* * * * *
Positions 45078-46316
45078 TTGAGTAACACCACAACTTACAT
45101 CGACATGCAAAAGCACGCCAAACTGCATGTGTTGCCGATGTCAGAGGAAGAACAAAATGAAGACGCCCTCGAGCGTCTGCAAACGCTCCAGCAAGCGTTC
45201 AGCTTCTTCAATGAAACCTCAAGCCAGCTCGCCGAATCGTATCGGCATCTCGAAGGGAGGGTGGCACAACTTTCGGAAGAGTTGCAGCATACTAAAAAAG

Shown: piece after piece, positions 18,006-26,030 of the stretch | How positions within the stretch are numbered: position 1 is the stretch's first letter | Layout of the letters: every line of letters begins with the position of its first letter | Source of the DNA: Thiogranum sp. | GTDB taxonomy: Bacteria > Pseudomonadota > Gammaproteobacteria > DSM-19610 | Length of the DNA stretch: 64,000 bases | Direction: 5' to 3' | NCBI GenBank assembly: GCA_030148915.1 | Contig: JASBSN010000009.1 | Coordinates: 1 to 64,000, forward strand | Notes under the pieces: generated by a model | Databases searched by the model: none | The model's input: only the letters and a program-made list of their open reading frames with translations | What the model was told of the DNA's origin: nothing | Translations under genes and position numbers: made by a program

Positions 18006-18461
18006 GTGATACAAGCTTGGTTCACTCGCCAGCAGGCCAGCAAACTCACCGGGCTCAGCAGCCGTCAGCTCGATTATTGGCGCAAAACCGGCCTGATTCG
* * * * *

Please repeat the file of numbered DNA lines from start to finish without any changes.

Positions 45078-46316
45078 TTGAGTAACACCACAACTTACAT
45101 CGACATGCAAAAGCACGCCAAACTGCATGTGTTGCCGATGTCAGAGGAAGAACAAAATGAAGACGCCCTCGAGCGTCTGCAAACGCTCCAGCAAGCGTTC
45201 AGCTTCTTCAATGAAACCTCAAGCCAGCTCGCCGAATCGTATCGGCATCTCGAAGGGAGGGTGGCACAACTTTCGGAAGAGTTGCAGCATACTAAAAAAG

Shown: piece after piece, positions 18,006-26,030 of the stretch | How positions within the stretch are numbered: position 1 is the stretch's first letter | Layout of the letters: every line of letters begins with the position of its first letter | Source of the DNA: Thiogranum sp. | GTDB taxonomy: Bacteria > Pseudomonadota > Gammaproteobacteria > DSM-19610 | Length of the DNA stretch: 64,000 bases | Direction: 5' to 3' | NCBI GenBank assembly: GCA_030148915.1 | Contig: JASBSN010000009.1 | Coordinates: 1 to 64,000, forward strand | Notes under the pieces: generated by a model | Databases searched by the model: none | The model's input: only the letters and a program-made list of their open reading frames with translations | What the model was told of the DNA's origin: nothing | Translations under genes and position numbers: made by a program

Positions 18006-18461
18006 GTGATACAAGCTTGGTTCACTCGCCAGCAGGCCAGCAAACTCACCGGGCTCAGCAGCCGTCAGCTCGATTATTGGCGCAAAACCGGCCTGATTCG